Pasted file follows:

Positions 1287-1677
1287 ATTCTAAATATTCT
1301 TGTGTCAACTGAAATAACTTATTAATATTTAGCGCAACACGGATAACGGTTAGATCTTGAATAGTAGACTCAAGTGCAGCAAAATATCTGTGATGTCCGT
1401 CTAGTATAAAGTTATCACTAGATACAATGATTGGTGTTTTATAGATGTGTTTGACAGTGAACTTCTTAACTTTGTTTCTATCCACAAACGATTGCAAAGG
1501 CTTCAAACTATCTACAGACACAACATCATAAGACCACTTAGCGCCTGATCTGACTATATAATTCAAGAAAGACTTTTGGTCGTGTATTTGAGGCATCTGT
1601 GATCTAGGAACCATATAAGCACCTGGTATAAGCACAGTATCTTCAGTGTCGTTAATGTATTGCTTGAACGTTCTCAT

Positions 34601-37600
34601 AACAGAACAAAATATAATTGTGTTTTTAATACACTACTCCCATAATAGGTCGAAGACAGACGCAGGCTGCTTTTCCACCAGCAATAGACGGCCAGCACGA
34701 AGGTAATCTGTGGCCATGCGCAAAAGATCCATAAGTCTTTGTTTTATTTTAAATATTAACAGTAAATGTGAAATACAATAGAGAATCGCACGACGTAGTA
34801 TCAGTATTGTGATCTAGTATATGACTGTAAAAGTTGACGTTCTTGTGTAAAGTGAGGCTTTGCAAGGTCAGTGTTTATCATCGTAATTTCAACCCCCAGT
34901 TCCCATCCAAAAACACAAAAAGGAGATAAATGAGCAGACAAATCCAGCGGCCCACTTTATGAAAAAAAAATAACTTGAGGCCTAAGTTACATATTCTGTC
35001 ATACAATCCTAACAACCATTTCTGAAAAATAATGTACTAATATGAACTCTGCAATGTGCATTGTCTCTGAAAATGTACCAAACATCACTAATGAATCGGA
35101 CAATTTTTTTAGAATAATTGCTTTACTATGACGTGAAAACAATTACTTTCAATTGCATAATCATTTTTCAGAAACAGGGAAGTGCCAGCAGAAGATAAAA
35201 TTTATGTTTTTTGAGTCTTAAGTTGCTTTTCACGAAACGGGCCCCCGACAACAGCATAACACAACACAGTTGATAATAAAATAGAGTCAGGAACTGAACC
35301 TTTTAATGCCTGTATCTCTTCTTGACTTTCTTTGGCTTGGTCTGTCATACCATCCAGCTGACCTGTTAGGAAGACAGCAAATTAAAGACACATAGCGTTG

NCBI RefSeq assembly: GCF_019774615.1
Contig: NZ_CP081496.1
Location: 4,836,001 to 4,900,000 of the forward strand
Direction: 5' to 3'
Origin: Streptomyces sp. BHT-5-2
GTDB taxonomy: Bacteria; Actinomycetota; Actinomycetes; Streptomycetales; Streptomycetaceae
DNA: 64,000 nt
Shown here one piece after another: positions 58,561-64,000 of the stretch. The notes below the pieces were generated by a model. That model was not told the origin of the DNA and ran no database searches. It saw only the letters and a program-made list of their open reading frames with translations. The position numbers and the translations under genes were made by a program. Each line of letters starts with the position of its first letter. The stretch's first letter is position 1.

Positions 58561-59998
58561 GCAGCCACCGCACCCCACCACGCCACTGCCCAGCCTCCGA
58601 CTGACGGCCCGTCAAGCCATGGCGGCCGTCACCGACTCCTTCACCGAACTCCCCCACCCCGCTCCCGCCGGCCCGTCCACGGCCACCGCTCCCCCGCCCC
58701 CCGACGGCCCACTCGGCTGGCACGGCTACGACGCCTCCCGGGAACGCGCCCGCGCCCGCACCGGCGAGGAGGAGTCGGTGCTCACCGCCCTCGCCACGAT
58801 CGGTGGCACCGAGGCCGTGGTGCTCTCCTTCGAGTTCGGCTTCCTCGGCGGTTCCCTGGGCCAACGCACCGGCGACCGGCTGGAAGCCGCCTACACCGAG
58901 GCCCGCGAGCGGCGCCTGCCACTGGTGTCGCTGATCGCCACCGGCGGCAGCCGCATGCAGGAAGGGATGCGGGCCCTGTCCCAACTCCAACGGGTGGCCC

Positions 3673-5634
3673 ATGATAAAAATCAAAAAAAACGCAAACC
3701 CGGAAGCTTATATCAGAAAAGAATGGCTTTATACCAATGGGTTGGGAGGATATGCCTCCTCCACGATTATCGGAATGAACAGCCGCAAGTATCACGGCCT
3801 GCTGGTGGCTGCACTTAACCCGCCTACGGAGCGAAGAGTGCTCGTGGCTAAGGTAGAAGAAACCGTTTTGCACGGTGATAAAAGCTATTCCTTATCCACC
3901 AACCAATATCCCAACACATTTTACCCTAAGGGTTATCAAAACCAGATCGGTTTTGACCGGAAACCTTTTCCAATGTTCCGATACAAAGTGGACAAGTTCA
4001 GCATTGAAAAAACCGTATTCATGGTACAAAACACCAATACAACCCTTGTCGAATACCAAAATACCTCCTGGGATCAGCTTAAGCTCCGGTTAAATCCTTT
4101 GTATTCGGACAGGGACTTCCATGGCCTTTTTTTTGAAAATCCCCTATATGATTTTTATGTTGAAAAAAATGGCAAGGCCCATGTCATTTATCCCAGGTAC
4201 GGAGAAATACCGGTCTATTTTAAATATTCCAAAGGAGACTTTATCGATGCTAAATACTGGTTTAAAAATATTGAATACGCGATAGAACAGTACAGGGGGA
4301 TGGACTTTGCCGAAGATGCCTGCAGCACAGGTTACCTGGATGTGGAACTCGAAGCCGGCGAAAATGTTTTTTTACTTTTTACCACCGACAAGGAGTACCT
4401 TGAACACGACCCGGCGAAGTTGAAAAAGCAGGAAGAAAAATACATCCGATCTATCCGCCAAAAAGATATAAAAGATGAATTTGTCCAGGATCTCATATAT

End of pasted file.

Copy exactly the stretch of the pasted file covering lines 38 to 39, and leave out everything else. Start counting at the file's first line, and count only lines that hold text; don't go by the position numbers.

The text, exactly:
4301 TGGACTTTGCCGAAGATGCCTGCAGCACAGGTTACCTGGATGTGGAACTCGAAGCCGGCGAAAATGTTTTTTTACTTTTTACCACCGACAAGGAGTACCT
4401 TGAACACGACCCGGCGAAGTTGAAAAAGCAGGAAGAAAAATACATCCGATCTATCCGCCAAAAAGATATAAAAGATGAATTTGTCCAGGATCTCATATAT